Anytime of year can be the right time to get your car in tip-top shape. Experts know that a top-notch pit crew can make the difference between winning or being an also-ran-even if you're just getting ready for the next family trip. That's why it's important to remember that not all auto repair technicians are created equal.
Just ask Todd Berrier, crew chief for Kevin Harvick, driver of the No. 29 GM Goodwrench Chevy Monte Carlo SS. "It's my job to make sure Kevin (Harvick's) car is in perfect working condition at every race," said Berrier.
He recommends having a trained technician "sweat the details" like he does and inspect the following before you hit the road:
Tire pressure: About 20 percent of cars inspected in check lanes during National Car Care Month have under inflated tires, which can result in blowouts and serious accidents. Under inflation is the leading cause of tire failure, according to the Rubber Manufacturers Association (RMA). In addition, low tire pressure can reduce gas mileage by up to 3.3 percent.
Wipers: Generally, wipers should be replaced every six months, ideally in the spring and fall, making now the perfect time to take a look at them. Also, make sure the windshield washers work properly and keep the washer fluid reservoir full.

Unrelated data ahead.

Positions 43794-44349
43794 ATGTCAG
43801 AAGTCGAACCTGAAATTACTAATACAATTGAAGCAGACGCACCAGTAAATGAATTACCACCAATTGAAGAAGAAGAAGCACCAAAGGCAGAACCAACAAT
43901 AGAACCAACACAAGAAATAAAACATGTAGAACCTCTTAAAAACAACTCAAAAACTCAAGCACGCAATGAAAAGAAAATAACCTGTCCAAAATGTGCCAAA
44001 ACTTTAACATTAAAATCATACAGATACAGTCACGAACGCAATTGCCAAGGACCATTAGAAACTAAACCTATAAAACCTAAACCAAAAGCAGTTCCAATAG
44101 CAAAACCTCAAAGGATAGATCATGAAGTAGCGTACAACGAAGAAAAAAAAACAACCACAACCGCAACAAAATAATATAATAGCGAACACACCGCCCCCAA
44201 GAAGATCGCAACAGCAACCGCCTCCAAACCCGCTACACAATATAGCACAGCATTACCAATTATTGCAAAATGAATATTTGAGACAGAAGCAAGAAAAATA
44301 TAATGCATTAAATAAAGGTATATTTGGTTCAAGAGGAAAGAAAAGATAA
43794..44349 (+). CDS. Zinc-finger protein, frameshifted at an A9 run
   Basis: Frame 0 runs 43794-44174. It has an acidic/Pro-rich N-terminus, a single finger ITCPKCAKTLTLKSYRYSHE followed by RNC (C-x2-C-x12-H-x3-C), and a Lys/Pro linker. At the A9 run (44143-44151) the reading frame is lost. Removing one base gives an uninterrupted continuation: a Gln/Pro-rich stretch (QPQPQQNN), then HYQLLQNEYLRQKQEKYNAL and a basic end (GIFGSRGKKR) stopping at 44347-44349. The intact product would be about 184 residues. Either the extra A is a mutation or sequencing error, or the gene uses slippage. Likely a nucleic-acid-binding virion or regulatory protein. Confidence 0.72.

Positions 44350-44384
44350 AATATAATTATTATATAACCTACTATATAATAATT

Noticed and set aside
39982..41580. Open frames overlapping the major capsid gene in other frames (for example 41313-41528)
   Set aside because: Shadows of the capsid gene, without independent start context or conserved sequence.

Lubricants and Fluids: Nearly 30 percent of vehicles failed inspections as a result of too little, too much or dirty motor oil, and 26 percent had low, overfull or burnt transmission fluid. Twenty-one percent had low or dirty power steering fluid, 23 percent had low or contaminated brake fluid, and 18 percent failed the washer fluid inspection. Improper fluid levels affect your vehicle's safety and can damage vehicle components.
Parts: It is important to have items such as belts and hoses regularly inspected and replaced with the right parts when needed. Genuine GM replacement parts, for example, are manufactured to the same specifications of the company's vehicles. A broken belt or ruptured hose can cause costly engine damage and travel delays.
"Regular vehicle maintenance and inspections can help improve a vehicle's fuel efficiency, achieve peak performance and even help avoid major repairs down the road," said Peter Lord, executive director, GM Service Operations.
Lord also emphasizes the importance of technician training when it comes to getting superior maintenance.
For instance, according to federal statistics and Automotive Service Excellence (ASE), only about half of the 820,000 auto service technicians in the U.S. are certified by ASE, an industry-recognized leader in technician certification.
He points out that not only are GM Goodwrench technicians ASE-certified-and recertified every five years-they receive additional training beyond the ASE requirements.
These technicians are prepped to maintain and repair GM vehicles with a full line of products for one-stop service at over 7,000 GM dealership locations nationwide.